When the Classroom and Community Service Collide
While experiential learning has become a buzzword in academic circles, it’s a methodology deeply ingrained in Mount Royal university’s DNA.
From the University’s century-long roots, Mount Royal has emerged as a national leader in a strand of teaching and learning known as community service learning. The University recently introduced a special citation to better recognize students who are making a difference in the heart of their communities.
Working under the blistering Caribbean sun, with their hands and nursing scrubs awash in fingerpaint, a group of Mount Royal students found themselves hitting a crossroad between textbook concepts and the sombre realities of one of the world’s worst slums.
It was February 2014 when the nursing students were asked to teach healthy habits to youngsters in the impoverished communities of Maria Auxiliadora and Soto barrios in the Dominican Republic. The day’s lesson plan seemed simple enough. By getting the kids to dirty their hands with paint, the student nurses were creating a fun opportunity to practise handwashing, a priority global health-promotion strategy.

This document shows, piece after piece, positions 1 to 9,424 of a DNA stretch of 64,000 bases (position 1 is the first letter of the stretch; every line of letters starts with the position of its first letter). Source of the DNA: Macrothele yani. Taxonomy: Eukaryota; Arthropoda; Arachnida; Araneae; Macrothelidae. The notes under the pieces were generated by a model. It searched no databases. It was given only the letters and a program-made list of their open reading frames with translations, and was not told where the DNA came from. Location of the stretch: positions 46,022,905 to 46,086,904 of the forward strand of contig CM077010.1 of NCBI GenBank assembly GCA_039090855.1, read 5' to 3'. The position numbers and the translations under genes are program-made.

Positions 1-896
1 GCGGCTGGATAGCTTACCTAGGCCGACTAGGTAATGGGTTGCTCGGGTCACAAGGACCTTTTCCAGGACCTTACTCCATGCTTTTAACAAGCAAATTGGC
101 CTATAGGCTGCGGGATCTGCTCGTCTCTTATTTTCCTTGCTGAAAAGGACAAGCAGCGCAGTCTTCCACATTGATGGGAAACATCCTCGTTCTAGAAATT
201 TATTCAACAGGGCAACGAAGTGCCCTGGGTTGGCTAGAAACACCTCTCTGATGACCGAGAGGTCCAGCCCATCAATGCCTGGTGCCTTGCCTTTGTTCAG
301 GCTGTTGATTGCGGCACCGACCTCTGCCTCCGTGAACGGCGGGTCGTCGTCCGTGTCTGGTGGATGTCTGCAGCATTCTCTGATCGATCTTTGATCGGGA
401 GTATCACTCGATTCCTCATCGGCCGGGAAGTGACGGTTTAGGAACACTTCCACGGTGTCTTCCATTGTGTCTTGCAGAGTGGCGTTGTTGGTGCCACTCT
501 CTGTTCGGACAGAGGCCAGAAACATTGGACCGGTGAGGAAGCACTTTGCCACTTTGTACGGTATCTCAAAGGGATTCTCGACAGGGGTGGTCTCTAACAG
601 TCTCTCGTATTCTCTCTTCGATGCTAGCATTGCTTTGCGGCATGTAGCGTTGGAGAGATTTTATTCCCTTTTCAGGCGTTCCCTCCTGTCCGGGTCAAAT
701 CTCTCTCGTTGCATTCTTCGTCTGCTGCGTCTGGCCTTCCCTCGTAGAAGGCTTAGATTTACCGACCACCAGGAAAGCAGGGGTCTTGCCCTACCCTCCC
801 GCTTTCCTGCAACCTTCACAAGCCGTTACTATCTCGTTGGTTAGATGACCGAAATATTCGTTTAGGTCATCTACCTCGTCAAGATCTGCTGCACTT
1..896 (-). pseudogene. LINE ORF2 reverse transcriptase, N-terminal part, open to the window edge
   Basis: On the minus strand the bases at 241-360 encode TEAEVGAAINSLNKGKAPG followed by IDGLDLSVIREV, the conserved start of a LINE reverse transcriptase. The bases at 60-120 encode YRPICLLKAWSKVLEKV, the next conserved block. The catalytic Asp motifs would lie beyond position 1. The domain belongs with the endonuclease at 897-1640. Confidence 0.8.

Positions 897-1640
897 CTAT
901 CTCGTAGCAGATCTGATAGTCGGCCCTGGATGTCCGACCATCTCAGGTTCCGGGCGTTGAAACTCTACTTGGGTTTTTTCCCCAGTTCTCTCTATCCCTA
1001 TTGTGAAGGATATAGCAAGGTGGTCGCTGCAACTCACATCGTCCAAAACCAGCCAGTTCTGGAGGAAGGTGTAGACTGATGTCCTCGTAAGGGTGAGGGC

But on this particularly poignant day — among many uplifting moments on their two-week partnership with T.E.A.R.S Ministries — the undergraduates recall how an electrical outage had knocked out the pump that supplied the school’s water.
School administrators offered to tap into the community’s bottled water supply to finish the exercise. As active promoters of community health, the Mount Royal students questioned the wisdom of teaching hand-washing with scarcely available drinking water. For Megan Karmann, it was a window into the impossible choices made on the low-income island every day.
“We felt sick,” Karmann says. “But we needed to look beyond the immediate challenges to the community’s long-term goals.”
The students were learning firsthand about the complexities of global inequities, the importance of partnerships and the value of capacity building, which are essential parts of community health nursing. They endeavoured to provide sustainable life skills that would endure long after the Calgary crew returned home.
“We came in with our assumptions and it was important for us to realize what the community actually needed,” says fellow third-year nursing student Megan VanderZwaag.
What Karmann and VanderZwaag experienced last year is known to academics as Community Service Learning (CSL). This educational approach pairs credit students with partners in their chosen fields to collaborate on a community-identified issue.
Proponents draw a clear line between CSL and other experiential activities such as co-op, work-term and field school programs. CSL participants aren’t paper pushers or tourists. They’re expected to hone their academic skills, while deepening their sense of civic engagement.